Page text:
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In Theory: Will Apple Launch a Home Games Console?

Digital Foundry presents the evidence for a WWDC/E3 reveal

Will Nintendo's Project Cafe be the only new hardware launch we have to look forwards to during the upcoming E3 event? Conceivably, could Apple be next in line to launch a new home console?

The notion of the Cupertino-based superpower launching into direct competition with Sony, Nintendo and Microsoft may seem like a step outside of its comfort zone, but there's little doubt whatsoever that something is afoot: in the last few months, Apple has made a series of calculated moves suggesting it is planning big things for the games market.

To begin with, let's consider two important appointments that the UK arm of Apple has made in the last few weeks. Nintendo UK's head of communications Rob Saunders is set to move across to join the iOS platform holder, while Activision's erstwhile European PR director Nick Grange has also been recruited - both in yet-to-be officially confirmed roles.

To all intents and purposes then, this is a new hardware platform targeted directly at the games industry.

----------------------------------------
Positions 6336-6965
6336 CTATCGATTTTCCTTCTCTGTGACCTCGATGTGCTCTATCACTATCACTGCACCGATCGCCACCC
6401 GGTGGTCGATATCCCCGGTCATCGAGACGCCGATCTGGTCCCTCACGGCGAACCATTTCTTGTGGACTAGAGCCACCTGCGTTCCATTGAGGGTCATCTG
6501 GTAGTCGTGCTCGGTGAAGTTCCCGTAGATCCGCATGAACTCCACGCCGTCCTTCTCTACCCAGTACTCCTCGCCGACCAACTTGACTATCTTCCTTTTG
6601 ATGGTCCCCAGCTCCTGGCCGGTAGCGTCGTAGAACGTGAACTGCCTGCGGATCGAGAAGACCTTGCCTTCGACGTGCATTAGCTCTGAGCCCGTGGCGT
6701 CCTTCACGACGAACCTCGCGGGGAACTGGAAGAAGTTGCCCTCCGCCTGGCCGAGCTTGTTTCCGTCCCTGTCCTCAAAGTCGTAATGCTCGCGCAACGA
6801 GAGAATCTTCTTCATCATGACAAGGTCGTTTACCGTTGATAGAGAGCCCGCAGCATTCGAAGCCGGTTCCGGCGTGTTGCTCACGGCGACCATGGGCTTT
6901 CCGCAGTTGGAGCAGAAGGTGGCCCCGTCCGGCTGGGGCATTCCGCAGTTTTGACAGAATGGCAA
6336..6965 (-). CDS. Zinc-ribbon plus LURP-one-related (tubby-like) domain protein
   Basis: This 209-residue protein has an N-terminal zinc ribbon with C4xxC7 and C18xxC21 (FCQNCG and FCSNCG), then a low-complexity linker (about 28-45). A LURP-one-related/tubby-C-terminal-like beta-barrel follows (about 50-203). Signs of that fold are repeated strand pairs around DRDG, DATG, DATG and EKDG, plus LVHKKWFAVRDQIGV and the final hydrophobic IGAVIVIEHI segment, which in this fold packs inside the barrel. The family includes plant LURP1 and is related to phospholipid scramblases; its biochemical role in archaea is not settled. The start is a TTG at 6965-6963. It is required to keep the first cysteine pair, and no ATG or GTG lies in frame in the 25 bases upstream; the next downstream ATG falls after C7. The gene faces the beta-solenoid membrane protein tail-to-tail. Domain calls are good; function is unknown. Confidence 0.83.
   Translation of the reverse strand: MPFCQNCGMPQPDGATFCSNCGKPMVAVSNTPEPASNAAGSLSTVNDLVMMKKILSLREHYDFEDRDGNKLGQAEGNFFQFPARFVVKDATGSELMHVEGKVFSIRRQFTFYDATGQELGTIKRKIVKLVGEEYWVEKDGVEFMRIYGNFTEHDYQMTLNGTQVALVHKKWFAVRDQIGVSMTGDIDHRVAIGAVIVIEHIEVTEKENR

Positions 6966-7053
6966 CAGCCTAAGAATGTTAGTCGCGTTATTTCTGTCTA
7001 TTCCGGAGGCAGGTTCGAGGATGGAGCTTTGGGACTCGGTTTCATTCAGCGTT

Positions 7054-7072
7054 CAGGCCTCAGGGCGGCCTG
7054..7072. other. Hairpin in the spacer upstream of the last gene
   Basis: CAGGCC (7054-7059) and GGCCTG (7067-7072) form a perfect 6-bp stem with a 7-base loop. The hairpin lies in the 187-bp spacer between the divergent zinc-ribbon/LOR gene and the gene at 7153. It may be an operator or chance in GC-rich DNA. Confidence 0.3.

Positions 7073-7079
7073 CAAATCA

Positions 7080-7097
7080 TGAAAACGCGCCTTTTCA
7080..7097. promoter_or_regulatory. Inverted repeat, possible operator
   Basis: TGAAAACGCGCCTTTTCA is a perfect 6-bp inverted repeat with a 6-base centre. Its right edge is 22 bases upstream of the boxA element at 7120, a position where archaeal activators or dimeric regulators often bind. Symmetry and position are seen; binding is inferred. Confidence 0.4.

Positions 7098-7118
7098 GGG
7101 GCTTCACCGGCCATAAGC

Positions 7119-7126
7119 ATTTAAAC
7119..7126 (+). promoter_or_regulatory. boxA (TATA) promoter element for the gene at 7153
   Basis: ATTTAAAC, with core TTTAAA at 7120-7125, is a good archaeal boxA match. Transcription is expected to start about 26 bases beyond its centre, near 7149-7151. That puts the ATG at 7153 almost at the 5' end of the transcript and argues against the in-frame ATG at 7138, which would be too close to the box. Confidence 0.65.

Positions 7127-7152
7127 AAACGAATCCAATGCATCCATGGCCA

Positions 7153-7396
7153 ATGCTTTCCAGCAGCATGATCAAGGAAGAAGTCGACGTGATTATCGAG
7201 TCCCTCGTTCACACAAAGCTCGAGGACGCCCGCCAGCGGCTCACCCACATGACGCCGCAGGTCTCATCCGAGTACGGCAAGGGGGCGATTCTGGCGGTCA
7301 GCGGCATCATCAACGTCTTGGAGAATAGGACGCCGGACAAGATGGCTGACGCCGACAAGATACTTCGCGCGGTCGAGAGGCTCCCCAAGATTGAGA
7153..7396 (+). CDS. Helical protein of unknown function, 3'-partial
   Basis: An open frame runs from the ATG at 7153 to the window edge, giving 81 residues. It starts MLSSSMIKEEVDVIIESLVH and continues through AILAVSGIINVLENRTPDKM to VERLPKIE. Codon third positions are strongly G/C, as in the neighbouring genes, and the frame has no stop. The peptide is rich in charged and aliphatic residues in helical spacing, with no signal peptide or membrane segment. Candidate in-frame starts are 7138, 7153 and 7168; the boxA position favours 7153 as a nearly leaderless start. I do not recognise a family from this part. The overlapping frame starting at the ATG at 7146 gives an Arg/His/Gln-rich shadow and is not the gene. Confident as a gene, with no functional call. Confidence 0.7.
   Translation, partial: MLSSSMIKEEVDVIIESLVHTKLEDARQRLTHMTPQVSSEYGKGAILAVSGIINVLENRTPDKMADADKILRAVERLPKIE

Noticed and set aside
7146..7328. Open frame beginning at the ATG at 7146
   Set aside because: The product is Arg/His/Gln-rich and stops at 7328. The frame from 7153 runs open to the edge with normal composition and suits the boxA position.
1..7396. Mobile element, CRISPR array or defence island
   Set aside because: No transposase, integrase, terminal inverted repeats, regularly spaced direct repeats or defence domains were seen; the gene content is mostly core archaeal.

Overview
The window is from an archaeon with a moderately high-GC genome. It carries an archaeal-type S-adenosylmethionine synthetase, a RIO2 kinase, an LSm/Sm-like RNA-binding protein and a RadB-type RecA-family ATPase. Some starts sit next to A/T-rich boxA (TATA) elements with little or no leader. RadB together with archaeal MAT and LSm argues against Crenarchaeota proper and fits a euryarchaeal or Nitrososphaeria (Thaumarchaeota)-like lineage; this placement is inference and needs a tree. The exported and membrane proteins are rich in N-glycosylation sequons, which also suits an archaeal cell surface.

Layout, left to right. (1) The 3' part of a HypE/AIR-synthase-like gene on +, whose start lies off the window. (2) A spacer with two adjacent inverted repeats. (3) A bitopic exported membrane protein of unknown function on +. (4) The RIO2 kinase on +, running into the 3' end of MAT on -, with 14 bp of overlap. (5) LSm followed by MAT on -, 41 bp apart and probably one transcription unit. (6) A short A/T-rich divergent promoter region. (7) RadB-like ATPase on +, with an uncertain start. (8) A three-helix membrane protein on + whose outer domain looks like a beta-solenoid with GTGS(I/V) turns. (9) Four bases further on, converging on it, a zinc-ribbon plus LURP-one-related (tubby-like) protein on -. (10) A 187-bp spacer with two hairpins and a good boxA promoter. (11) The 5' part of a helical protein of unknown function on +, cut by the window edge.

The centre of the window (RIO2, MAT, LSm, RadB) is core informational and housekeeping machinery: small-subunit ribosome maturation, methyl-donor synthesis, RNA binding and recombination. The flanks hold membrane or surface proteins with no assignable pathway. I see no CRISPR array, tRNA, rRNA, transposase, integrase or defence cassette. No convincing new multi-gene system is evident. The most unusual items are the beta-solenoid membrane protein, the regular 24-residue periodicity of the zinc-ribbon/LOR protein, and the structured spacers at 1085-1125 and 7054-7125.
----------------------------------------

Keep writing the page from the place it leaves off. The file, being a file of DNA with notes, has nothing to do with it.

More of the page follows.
The recruitment of one games industry veteran with a CV like Saunders' should be considered a very serious statement of intent for the games market, but the notion of Grange being involved too suggests that this is much more than a single, high-ranking games exec looking for a new challenge. The appointment of both men looks for all the world like a new, aggressive, exciting approach to the business from Apple.

The next piece of evidence to factor in is the timing of Apple's next major conference. WWDC 2011 takes place between June 6-11 in San Francisco, clashing directly with E3. It's a turn of events that could simply be coincidence of course (last year's WWDC kicked off on June 7) but it also represents an opportunity Apple is unlikely to pass up. The event is tantalisingly described as heralding the future of both OSX and iOS and games are almost certain to be an important aspect of the mix.

These two elements in combination with a much more open approach from Apple to the games press in recent months strongly suggest that something big is happening, but making the jump to a full-blown console launch perhaps seems like a case of speculation gone mad. However, the final factor - the make-up of Apple's most recent hardware design - adds further fuel to the fire.

While most reviews of the iPad 2 conclude that it is little more than an incremental upgrade from the original device, Anand Lal Shimpi and his team over at Anandtech know the score. The latest iteration of the tablet and the make-up of its A5 SoC processor in particular, represent a gigantic leap in performance over both iPad 1 and iPhone 4, and sets new standards in graphical performance compared to just about any other mobile device out there.